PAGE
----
Why not Train Instead of Do?

What is the best way to learn? Some argue that its through practical activities such as science experiments in class. Or maybe its through reading, since we can remember almost everything we read. There are many different effective methods to learn — but which is the best?

Studies show that teaching others what you have learned gives better results. This is known to scientists as the protégé effect. Through teaching you think through and research gaps in your own knowledge, so that you can mentor others with accurate knowledge.

Coming up with a way to effectively teach your ‘students’ forces you to look upon the subject with fresh eyes, and helps you practice your metacognitive processing – in other words, your learning process. When you’re expecting to teach others, it increases your motivation to learn, which in turn boosts your confidence when you witness your students succeeding in that area.

There are many other benefits to teaching others, such as:

• Making new connections;
• Sharpening your understanding of the subject;
• Learning new and practicing old skills such as communication and observational skills;
• Looking upon the subject while taking in your students’ observations can help expand your own knowledge.

While you may not be an expert in your field, the people you are teaching will see you as one, and over time you could become one through teaching.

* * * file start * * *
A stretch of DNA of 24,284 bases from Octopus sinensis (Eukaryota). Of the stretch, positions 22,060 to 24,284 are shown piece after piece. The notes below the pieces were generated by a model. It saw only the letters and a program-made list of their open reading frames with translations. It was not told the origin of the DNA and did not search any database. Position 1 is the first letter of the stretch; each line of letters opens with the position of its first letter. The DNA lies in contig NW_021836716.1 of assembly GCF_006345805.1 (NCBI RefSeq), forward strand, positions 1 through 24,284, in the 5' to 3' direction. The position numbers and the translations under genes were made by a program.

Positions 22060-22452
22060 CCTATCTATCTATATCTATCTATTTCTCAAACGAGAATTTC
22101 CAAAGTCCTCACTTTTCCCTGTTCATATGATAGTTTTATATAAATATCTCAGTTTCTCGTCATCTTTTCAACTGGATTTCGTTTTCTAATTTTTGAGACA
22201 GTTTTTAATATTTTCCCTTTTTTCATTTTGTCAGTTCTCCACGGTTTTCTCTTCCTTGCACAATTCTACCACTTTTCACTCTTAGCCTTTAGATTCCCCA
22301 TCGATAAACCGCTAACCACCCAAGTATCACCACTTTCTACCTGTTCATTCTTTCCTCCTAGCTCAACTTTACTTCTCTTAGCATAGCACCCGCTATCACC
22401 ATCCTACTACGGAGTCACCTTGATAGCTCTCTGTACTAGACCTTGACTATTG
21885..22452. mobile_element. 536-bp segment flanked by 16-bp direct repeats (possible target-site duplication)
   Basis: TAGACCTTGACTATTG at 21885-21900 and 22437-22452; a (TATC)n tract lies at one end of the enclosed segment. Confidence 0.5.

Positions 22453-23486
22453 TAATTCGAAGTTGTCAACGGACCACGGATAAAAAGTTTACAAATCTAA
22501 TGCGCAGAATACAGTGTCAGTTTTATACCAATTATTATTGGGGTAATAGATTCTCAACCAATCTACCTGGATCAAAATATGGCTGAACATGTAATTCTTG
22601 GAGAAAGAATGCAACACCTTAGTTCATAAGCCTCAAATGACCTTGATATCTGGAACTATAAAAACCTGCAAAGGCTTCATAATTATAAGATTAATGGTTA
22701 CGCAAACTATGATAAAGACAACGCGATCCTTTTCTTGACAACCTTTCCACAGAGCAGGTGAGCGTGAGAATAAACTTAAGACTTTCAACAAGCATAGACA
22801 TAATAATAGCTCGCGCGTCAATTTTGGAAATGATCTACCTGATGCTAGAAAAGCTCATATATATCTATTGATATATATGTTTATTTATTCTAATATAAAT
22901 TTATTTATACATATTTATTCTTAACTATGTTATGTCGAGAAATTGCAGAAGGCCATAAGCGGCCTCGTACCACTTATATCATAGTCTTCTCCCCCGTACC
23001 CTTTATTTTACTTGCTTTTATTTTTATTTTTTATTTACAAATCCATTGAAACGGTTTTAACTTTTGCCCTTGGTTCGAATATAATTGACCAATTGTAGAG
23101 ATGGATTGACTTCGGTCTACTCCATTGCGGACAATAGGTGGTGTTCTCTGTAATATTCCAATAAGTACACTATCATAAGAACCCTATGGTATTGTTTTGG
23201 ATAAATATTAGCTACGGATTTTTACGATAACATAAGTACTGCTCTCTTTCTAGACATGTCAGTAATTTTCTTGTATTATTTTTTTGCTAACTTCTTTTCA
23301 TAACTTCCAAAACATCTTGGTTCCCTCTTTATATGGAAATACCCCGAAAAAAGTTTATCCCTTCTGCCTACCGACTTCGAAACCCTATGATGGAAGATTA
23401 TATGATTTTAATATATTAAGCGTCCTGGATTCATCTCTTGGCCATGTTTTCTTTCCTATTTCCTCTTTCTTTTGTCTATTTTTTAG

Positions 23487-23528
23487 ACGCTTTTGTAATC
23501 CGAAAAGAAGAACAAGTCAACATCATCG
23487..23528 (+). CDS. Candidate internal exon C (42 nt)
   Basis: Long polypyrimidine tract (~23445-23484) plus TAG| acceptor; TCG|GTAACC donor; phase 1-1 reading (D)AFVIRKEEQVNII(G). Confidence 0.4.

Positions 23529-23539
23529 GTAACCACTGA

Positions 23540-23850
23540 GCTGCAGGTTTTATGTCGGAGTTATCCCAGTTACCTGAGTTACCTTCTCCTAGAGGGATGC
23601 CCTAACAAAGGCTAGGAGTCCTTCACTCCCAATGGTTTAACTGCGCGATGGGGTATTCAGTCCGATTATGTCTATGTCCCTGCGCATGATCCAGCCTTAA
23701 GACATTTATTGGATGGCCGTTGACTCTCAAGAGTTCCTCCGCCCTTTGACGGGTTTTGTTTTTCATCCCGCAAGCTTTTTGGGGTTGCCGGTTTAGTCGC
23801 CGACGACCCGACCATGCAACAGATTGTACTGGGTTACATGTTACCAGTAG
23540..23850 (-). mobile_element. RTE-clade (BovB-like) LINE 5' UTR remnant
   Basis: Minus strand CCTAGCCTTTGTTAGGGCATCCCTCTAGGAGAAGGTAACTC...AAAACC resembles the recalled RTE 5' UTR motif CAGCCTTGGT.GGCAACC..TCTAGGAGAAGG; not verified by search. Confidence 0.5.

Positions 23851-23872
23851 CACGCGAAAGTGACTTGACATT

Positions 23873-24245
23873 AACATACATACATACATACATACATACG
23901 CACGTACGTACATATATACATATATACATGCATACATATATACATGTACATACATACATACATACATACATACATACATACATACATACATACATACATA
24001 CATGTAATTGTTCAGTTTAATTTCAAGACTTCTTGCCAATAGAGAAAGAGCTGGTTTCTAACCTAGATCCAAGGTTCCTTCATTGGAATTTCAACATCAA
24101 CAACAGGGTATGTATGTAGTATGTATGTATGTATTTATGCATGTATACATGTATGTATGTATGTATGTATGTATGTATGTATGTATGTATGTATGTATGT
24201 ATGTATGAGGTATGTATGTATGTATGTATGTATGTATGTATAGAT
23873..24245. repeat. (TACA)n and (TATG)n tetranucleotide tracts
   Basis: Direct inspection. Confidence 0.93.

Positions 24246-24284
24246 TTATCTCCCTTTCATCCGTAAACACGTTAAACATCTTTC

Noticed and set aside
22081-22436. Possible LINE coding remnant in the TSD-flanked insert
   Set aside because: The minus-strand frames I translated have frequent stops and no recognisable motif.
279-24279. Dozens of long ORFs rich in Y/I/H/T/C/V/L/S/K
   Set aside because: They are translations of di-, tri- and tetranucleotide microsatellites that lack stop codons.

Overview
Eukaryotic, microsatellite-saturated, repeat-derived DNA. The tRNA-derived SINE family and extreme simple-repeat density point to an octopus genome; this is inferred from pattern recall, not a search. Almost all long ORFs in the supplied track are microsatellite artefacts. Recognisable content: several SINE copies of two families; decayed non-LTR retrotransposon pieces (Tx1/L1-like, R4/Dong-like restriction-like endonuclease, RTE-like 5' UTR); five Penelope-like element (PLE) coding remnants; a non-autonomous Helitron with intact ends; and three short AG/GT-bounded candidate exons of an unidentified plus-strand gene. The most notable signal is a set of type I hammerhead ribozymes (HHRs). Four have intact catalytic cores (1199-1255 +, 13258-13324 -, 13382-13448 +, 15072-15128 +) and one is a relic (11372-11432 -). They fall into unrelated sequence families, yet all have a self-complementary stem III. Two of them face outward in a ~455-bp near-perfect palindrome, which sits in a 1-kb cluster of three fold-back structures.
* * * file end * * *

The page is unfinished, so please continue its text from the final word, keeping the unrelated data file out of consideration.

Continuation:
To teach courses you have completed, you need to be qualified. The route towards this used to be the QCF Preparing to Teach in the Lifelong Learning Sector (PTLLS), an initial teacher training qualification, studied at QCF Level 3 or 4.

The course was for those new to teaching, wanting to start out as associate teachers, or currently teaching in the United Kingdom, and requiring certification or qualification or to become full teachers in Further Education (FE) or  the Lifelong Learning sector of education. This qualification was offered by City and Guilds or Edexcel.

In 2013 the PTLLS were replaced by the Level 3 Award in Education and Training. This course is a 5-day introduction to training, and the minimum requirement to deliver publicly funded CIEH courses. All the courses offered by SAMS (except the Level 3 Award in Education and Training) can be taught if the trainer has an EAT qualification.

We offer the Level 3 EAT qualification here at our training centre in Kent, with lunch and refreshments provided. To find out more about the training we offer, or to book your place on one of our courses, take a look at our website here.